Novel Lengths


For the last month, I have been listening to the Miss Marple series by Agatha Christie.  I love these books.  But I started a Hercule Poirot novel when I finished them and noticed the audio narration was only 5 hours.  The average for a Miss Marple novel was 6 1/2 hours.  

Which got me thinking about the word counts of Agatha Christie and Barbara Cartland.  These are two of the best selling authors of all times, who wrote in very different genres – Christie was a mystery writer most of the time and Cartland was a prolific romance author.

And until James Patterson began farming out the actual writing of his novels, making it so he could release three and sometimes four novels a year, Christie was the best selling mystery writer of all time.

The reason this interested me is because in recent years I’ve heard a ton of complaints from readers that indie authors would be better if they wrote longer books.  Anything over 50,000 words is considered a “novel” nowadays.  With different genres expecting different lengths of novels.  One expects a fantasy novel to be longer than a mystery novel, kind of thing.

One of the most reproduced books in cinema history The Murder on the Orient Express was written by Christie, evidence of the impact she’s had on literature and film for the last 100+ years.  But by modern standards, not even Murder on the Orient Express stands up as a “novel.”  It’s a meer 43,000 words.  

Furthermore, only 3 Agatha Christie novels hold up under modern standards as “novels” meaning only 3 of them, all standalone novels,” were over 50,000 words.  3 of 72 published novels are over 50,000 words.  The rest are basically novellas with many the same length as The Dysfunctional Chronicles – 25,000 to 30,000 words.

And as far as I can tell, the same is true of Barbara Cartland.  Of her 273 published novels, there are 6 of them over 50,000 words with most in the 35,000 – 40,000 word range… slightly longer than Agatha Christie, but still not a “novel” by modern standards.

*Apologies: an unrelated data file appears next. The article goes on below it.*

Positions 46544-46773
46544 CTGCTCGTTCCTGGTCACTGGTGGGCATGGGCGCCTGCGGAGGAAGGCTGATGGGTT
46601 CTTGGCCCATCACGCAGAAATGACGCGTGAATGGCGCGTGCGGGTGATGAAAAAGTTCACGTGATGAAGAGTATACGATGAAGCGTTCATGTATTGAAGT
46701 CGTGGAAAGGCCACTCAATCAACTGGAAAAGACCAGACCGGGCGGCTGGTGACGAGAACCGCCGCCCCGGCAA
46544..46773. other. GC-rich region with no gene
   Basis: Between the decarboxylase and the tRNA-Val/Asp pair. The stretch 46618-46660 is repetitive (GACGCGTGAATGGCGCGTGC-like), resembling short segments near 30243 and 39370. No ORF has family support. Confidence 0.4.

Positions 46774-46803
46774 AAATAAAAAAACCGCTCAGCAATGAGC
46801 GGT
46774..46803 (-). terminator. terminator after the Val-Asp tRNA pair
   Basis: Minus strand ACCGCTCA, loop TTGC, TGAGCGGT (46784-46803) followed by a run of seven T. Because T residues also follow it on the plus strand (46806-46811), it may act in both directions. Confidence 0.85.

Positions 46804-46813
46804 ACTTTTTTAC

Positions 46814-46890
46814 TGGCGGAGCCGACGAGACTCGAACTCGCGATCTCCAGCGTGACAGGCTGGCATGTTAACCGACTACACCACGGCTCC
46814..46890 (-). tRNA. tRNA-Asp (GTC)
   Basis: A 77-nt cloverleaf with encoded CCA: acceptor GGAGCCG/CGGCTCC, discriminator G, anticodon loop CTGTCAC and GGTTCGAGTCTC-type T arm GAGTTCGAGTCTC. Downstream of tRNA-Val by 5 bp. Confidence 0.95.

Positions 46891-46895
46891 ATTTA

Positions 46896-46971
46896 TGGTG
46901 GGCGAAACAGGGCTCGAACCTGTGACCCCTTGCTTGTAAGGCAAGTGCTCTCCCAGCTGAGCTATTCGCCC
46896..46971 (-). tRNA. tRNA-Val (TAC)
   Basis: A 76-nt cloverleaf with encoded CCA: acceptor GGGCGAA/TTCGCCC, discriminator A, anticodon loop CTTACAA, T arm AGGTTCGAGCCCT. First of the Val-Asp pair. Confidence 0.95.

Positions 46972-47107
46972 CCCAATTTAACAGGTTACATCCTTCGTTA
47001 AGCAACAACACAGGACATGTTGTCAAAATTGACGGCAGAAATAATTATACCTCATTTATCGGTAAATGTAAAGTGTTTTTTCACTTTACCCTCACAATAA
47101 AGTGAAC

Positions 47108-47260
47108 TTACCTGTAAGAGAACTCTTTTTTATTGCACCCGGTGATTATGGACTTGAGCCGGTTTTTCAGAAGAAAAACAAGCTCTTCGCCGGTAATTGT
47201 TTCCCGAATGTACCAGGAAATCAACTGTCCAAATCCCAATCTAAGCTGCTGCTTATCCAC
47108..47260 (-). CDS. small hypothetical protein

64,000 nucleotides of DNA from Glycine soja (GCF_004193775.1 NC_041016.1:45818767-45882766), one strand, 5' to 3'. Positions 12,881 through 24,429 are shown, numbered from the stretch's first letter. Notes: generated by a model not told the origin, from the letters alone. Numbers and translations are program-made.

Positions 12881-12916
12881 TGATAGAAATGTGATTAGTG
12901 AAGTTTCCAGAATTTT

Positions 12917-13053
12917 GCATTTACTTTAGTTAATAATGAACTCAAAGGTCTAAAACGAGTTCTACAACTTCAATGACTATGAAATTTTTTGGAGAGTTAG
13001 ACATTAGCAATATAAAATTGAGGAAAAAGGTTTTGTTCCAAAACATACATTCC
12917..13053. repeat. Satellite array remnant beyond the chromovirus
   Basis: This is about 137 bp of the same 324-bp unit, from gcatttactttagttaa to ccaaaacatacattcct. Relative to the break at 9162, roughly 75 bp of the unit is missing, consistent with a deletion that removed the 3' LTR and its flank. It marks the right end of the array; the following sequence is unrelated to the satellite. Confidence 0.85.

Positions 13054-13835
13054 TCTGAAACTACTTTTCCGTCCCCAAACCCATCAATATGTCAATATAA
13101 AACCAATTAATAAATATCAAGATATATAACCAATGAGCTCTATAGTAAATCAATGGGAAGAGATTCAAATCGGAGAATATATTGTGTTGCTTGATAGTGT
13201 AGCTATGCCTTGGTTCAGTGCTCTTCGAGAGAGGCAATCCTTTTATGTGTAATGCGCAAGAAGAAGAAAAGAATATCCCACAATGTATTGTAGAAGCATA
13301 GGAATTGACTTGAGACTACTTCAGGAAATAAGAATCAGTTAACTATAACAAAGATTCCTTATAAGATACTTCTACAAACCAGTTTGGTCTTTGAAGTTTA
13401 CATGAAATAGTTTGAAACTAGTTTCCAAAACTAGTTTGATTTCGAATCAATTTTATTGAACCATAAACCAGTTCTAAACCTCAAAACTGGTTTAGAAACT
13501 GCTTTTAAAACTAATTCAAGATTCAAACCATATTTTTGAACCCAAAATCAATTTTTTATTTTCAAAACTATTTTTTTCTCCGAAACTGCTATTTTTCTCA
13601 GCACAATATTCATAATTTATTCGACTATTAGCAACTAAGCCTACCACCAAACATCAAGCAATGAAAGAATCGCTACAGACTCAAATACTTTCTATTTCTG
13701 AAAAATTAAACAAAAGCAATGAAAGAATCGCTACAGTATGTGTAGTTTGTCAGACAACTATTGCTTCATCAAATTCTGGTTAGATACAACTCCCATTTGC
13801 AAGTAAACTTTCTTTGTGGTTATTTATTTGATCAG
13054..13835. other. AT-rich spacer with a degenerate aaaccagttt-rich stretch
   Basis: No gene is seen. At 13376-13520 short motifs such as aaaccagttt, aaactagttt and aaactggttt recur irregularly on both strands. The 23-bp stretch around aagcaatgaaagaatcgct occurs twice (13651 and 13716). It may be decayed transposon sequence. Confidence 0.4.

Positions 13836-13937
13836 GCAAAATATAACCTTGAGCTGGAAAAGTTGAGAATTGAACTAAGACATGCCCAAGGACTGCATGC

We as a society, did not start expecting longer novels until the 1980s.  Two of the best selling novels of the 1970s Watership Down by Richard Adams and The Hitchhiker’s Guide to the Galaxy by Douglas Adams are both under 100,000 words compare their length to It by Stephen King, which is 170,000 words.  The unabridged version of The Stand weighs in at a hefty 500,000 words, more words than there are in the entire Lord of the Rings Trilogy, the 3 books together have slightly more than 400,000 words.  And yet, when the first one was published in 1954, the publishing house didn’t imagine it would sell because it was just too damn long at 143,000 words.

So, my “novellas” are the same length as the second best selling mystery writer of all time Agatha Christie and my D&R series at 70,000-100,000 words really aren’t that short.  They seem short because modern readers have gotten used to extremely descriptive books.  If I spent ten pages (5,000 words approximately with the way I write) describing each murder scene in D&R, they would probably be closer to 200,000 words.  And they would be even more gruesome than they are now.  And writers can think Stephen King for this trend.  As the successful sales of books like ItThe Stand, and Desperation, encouraged publishing houses to desire longer novels from authors.  

It should be noted though that Stephen King’s most successfully sold book ever is also his shortest, Carrie has around 47,000 words and is “technically not a novel” by today’s standards, but it was the first novel he published that got good reviews from critics as well as the first novel someone decided to turn into a movie.  The book was released, in 1974, the movie was released just two years later in 1976.  

The point being that indie authors aren’t killing book lengths.  We don’t all write exceptional short books, although I can think of a few authors that usually just barely hit 50,000 words per novel… We’ve just grown to expect longer books in the last 30 years than ever before and there are indies, including myself that have returned to “shorter” word counts, because we can tell a good story with shorter word counts.  I don’t think doubling the word count of any of the D&R novels would make them “better” books.  I think they’d just drag on at that point.  But I admit they would be more in-line with modern expectations of writers.  If Elysium Dreams was 150,000 words instead of 83,000 words how much more would you learn?  And what exactly would it be?

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